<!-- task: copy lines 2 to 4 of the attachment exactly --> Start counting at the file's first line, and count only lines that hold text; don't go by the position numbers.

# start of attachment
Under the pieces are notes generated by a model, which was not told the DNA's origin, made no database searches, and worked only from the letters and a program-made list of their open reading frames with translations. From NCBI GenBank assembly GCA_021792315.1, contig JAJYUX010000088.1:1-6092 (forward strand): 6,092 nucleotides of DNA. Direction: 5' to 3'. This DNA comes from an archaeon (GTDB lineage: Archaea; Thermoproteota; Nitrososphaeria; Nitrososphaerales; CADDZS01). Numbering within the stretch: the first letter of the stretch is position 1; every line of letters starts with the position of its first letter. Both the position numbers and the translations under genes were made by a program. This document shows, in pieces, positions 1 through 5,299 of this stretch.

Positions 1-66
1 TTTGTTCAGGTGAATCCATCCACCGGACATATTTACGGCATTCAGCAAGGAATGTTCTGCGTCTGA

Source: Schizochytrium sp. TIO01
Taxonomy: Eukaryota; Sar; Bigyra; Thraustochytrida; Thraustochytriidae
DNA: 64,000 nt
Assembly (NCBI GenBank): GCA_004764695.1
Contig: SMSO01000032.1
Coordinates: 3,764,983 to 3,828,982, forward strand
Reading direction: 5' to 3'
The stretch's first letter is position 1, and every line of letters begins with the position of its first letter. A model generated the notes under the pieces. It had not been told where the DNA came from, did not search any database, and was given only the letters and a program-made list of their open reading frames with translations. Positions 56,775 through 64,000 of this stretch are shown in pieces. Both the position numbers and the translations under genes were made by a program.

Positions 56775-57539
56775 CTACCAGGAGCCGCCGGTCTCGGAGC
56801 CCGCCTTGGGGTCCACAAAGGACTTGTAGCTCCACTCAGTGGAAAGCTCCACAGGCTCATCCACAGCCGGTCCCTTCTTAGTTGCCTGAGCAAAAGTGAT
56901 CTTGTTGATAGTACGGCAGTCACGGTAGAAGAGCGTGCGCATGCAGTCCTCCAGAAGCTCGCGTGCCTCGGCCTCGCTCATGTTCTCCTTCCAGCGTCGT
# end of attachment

Positions 1-66
1 TTTGTTCAGGTGAATCCATCCACCGGACATATTTACGGCATTCAGCAAGGAATGTTCTGCGTCTGA

Source: Schizochytrium sp. TIO01